First, the Court’s application of the particularity requirement and its interpretation of what the warrant says does not achieve the guarantees of the Fourth Amendment.  The entire purpose of the Fourth Amendment is to barricade citizens from overbearing governmental interference.63  As such, the rules governing the Fourth Amendment should be a means to that end.  The particularity requirement of warrants is one way of reaching that goal. However, interpreting search warrants in such a way as to make it almost unreasonable for the government to search things and seize items pursuant to a reasonable interpretation of a warrant does not meet this goal.  The common-sense reading that the dissent points towards complies with the purpose of the Fourth Amendment: the warrant specifically identifies the correct cell phone and where it is typically located.  More information is not generally necessary.64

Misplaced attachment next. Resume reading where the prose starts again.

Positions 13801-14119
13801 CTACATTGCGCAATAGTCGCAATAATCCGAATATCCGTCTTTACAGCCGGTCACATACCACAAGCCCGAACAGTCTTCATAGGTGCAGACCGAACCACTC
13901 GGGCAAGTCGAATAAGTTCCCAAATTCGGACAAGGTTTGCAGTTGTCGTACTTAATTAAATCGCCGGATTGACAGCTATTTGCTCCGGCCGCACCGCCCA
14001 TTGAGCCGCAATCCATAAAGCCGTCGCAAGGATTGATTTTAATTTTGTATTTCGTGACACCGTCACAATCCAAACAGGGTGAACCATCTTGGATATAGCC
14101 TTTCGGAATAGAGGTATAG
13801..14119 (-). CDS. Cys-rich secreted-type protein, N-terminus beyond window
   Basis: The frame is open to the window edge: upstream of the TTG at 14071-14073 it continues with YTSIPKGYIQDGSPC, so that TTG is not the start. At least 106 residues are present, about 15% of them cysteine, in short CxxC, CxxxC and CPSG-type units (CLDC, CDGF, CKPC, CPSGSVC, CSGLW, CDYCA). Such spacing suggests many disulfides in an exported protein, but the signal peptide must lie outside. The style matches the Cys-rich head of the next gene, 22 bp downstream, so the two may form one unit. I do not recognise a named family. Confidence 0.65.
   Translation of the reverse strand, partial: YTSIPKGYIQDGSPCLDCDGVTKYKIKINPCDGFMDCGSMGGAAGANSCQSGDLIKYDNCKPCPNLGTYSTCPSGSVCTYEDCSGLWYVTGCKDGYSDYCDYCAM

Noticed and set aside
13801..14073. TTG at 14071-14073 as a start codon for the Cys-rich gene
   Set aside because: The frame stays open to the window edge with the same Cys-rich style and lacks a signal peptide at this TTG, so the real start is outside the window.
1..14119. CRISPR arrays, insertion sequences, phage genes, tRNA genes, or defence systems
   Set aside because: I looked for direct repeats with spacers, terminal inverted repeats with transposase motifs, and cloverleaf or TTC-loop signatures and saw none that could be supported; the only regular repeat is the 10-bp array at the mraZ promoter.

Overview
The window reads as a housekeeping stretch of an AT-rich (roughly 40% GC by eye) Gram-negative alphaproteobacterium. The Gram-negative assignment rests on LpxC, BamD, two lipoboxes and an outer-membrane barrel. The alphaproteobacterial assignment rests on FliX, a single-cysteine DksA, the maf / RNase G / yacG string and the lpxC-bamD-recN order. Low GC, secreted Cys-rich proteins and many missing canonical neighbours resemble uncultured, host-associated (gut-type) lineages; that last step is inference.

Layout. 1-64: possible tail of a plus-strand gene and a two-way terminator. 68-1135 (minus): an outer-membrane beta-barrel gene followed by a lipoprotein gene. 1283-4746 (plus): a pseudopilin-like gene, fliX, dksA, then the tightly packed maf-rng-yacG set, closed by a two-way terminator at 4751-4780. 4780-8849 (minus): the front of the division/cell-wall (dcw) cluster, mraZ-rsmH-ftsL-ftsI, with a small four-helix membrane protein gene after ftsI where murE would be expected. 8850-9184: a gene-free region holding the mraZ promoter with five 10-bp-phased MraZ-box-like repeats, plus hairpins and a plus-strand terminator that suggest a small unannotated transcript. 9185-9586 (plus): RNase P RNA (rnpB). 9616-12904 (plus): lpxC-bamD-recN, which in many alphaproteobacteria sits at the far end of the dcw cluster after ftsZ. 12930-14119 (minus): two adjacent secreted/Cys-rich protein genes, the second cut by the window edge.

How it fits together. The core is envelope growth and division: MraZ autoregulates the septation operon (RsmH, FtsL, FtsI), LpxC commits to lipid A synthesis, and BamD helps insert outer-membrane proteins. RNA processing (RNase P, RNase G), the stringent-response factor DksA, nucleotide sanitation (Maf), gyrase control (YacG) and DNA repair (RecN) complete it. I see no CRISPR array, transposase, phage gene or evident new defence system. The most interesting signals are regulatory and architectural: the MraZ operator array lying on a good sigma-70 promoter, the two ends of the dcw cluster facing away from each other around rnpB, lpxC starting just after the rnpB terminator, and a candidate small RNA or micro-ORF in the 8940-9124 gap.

Next, to require more –or to require such an odd interpretation– would only further hinder the criminal justice system.  The question is whether the description of the warrant is sufficient for an officer to ascertain and identify the object to be seized or searched with reasonable effort.65  That standard was certainly met here.  With reasonable effort, the detective could ascertain and identify the thing to be searched and seized.  The warrant stated the breadth of the warrant and the thing to be seized.66  A reasonable effort of an interpretation of the warrant suggests that the phone is the black Samsung that is located at the address described, not that the seizure must take place at such address.  Following the majority’s requirement would mean officials creating and carrying out warrants are going to have to second-guess whether their interpretation is correct in every scenario, instead of going with the standard that has been federally recognized: whether the officer could ascertain and identify the scope and subject of the warrant with reasonable effort.